California has terminated six-year, $95 million enterprise license agreement with Oracle Corp.
Following months of legislative hearings and high-level resignations over
a state audit report, California has terminated its licensing agreement
with Oracle Corp.
Oracle, state officials and reseller Northrop Grumman Corp. came to
terms to rescind the six-year, $95 million contract as well as relieve the
state of any further financial obligations, California Attorney General
Bill Lockyer said in a statement July 23.
The agreement calls for the companies to repay a $52.3 million loan
plus interest and fees that the state took out to pay for Oracle database
software as well as the first year of technical support.
"The money has already been wired to New York, and the deal is closed,"
said Gov. Gray Davis' legal affairs secretary, Barry Goode, at a news conference.
He added that the decision to rescind the contract does not shield the two
companies from potential criminal charges.
The contract had become a debacle for the governor in his campaign for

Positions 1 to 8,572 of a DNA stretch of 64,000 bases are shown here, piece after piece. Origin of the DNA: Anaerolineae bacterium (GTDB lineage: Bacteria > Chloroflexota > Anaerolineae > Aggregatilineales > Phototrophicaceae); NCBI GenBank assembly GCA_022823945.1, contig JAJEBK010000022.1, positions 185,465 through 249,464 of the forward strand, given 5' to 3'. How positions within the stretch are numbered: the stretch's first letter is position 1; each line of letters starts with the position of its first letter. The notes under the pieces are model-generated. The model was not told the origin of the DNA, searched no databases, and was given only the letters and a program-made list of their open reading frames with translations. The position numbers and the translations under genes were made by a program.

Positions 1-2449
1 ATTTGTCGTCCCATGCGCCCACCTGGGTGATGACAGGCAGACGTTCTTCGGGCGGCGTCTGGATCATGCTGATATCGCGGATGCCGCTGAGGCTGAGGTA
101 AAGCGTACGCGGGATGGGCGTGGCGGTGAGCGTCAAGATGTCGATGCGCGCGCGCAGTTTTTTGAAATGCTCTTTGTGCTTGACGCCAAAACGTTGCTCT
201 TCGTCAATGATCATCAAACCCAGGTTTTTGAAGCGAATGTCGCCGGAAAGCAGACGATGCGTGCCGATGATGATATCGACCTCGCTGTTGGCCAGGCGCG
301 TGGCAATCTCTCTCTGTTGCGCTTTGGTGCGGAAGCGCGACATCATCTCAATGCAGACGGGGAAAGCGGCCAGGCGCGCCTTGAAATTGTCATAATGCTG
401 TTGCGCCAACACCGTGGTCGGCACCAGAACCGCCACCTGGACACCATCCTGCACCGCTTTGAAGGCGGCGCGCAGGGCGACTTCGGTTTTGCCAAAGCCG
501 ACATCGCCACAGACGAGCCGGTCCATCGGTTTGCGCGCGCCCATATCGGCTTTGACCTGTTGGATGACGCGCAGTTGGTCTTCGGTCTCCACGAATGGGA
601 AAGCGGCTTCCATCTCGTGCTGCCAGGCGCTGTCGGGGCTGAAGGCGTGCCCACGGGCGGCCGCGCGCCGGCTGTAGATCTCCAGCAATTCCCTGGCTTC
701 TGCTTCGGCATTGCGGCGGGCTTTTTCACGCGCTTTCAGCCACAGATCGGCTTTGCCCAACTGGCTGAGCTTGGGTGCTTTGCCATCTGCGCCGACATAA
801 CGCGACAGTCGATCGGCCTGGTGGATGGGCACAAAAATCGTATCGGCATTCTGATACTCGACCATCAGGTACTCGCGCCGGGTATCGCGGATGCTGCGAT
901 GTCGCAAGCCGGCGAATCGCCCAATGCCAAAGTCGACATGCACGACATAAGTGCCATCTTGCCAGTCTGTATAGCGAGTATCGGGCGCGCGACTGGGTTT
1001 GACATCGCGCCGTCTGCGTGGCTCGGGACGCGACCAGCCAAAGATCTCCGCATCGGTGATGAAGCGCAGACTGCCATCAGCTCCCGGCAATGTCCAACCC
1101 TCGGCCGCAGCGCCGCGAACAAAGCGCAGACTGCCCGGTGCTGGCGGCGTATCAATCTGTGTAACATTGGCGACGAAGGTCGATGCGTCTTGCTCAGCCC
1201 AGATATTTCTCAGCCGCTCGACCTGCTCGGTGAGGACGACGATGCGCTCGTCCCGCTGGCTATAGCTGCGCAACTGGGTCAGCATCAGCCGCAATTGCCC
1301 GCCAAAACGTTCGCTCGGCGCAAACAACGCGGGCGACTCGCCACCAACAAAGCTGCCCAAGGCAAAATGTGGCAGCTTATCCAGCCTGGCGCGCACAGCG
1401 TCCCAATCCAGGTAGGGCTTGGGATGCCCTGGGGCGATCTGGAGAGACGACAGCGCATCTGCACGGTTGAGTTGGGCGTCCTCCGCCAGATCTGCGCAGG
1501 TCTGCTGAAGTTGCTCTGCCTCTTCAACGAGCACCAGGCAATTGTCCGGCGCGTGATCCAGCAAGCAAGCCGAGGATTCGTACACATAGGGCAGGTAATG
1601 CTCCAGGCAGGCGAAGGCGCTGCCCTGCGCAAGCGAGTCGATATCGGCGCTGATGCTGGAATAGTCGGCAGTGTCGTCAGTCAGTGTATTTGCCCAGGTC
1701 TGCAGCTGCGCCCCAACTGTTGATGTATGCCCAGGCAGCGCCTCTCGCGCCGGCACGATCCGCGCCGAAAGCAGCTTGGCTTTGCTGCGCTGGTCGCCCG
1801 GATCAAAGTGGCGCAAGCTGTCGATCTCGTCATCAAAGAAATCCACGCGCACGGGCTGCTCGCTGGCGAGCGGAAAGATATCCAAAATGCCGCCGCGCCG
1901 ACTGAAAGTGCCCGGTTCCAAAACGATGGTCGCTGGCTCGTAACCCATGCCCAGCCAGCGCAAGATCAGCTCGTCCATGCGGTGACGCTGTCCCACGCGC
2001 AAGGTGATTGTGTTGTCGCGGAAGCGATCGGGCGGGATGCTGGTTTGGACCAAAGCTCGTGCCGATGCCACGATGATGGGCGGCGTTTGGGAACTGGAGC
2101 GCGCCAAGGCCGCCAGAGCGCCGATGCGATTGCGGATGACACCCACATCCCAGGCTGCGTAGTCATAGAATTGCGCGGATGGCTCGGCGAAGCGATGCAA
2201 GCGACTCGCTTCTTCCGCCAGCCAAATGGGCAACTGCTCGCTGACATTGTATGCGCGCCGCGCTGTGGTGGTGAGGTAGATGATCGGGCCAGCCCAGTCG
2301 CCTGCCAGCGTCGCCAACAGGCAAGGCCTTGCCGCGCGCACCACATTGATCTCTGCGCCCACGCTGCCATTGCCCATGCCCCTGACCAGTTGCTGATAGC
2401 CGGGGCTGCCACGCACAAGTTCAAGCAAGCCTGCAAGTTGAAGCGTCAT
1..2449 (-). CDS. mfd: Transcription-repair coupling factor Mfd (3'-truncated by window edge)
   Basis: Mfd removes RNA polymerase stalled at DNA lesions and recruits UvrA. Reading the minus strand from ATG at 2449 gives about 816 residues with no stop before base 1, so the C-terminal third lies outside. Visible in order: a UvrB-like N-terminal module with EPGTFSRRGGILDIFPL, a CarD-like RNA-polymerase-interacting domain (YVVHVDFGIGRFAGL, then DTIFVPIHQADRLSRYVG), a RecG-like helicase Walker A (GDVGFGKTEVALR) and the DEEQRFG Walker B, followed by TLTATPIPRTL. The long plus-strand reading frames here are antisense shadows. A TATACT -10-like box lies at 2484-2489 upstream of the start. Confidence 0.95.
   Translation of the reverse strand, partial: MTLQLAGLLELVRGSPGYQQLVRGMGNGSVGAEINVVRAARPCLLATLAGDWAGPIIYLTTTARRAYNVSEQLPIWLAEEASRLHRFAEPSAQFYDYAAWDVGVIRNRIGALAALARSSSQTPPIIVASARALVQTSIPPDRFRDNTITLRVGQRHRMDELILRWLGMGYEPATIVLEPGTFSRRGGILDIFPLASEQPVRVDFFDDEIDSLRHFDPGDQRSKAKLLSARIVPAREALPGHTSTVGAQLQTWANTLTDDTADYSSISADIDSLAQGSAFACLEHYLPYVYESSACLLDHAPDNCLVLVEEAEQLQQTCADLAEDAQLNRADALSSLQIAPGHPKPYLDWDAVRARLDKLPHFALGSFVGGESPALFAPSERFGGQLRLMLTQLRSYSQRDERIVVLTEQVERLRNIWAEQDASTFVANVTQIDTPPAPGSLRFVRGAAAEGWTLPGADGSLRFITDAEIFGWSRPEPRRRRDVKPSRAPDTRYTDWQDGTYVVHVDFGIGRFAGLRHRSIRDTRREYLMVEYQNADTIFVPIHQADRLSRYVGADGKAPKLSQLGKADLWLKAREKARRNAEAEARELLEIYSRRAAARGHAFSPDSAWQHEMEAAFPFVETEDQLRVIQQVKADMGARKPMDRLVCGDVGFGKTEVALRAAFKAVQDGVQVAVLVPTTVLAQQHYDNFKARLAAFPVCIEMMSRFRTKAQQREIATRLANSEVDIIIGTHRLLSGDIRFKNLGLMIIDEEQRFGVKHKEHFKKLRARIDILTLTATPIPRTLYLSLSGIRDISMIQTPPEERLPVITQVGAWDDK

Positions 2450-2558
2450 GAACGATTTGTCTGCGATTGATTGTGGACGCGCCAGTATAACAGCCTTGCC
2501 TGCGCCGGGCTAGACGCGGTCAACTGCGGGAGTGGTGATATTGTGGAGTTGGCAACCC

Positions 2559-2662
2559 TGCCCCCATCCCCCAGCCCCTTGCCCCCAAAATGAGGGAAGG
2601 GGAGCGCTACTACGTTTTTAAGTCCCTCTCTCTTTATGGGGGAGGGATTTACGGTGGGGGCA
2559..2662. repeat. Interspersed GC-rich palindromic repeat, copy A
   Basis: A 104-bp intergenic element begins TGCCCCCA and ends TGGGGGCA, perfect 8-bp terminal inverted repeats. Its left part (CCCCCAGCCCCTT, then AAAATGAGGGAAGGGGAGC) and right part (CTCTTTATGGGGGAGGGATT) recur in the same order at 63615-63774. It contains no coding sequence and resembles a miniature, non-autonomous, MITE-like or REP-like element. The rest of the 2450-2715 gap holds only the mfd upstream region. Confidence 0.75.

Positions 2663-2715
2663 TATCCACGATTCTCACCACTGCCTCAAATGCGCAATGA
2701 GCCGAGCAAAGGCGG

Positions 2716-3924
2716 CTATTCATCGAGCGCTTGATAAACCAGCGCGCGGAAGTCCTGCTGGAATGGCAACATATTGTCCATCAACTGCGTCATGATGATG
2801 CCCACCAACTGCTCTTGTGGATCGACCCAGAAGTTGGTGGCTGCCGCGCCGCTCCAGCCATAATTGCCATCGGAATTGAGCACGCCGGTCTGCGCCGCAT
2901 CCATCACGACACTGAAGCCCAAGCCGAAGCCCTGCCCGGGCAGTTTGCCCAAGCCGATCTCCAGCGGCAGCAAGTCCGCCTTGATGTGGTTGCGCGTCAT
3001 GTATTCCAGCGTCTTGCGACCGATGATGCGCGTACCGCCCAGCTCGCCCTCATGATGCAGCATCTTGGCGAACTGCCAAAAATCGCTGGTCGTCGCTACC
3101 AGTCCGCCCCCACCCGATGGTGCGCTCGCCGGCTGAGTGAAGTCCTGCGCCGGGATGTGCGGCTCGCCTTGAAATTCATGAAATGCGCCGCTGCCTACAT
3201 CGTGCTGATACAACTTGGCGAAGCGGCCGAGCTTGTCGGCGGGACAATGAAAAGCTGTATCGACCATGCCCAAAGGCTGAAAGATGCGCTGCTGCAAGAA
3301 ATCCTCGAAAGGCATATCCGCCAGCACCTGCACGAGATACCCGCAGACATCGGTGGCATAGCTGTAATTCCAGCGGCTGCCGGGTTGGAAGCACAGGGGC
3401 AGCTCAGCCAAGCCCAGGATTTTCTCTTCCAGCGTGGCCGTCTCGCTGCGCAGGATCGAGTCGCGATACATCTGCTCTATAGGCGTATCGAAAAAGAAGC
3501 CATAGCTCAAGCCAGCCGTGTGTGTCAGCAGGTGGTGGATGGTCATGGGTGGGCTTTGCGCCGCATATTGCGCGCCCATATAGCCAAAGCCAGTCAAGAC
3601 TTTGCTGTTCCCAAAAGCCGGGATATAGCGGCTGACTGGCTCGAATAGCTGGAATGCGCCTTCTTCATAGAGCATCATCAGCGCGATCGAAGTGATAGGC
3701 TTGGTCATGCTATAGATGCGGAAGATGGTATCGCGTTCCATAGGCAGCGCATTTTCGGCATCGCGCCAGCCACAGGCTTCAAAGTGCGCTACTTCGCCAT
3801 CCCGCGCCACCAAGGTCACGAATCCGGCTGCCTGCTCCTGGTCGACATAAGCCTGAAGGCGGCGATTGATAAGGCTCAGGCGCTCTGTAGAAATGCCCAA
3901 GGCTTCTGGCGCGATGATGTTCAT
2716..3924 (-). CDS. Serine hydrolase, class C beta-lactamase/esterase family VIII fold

a second term. Davis received a $25,000 campaign donation from Oracle five
days after the contract was signed. Oracle officials and the governor denied
any link. Davis eventually returned the money.
A state audit revealed in April that the enterprise license agreement
would cost the state $41 million rather than save it $110 million, as Oracle
had promised. Critics said state officials never verified the cost savings
claimed by Oracle and Northrop Grumman.
Democratic Assemblyman Dean Florez, a critic of the contract who headed
the hearings as chairman of the Joint Legislative Audit Committee, said
in a statement that the rescission was a "welcomed resolution to a rotten
Florez called on Lockyer to pursue an investigation into whether there
was any criminal wrongdoing relating to the contract. "Yes, we got our money
back," Florez said in a statement. However, "individuals who may have broken
the law should be aggressively pursued and punished," he said.
The audit resulted in more than 100 hours of hearings by the audit committee
as well as an ongoing criminal investigation.
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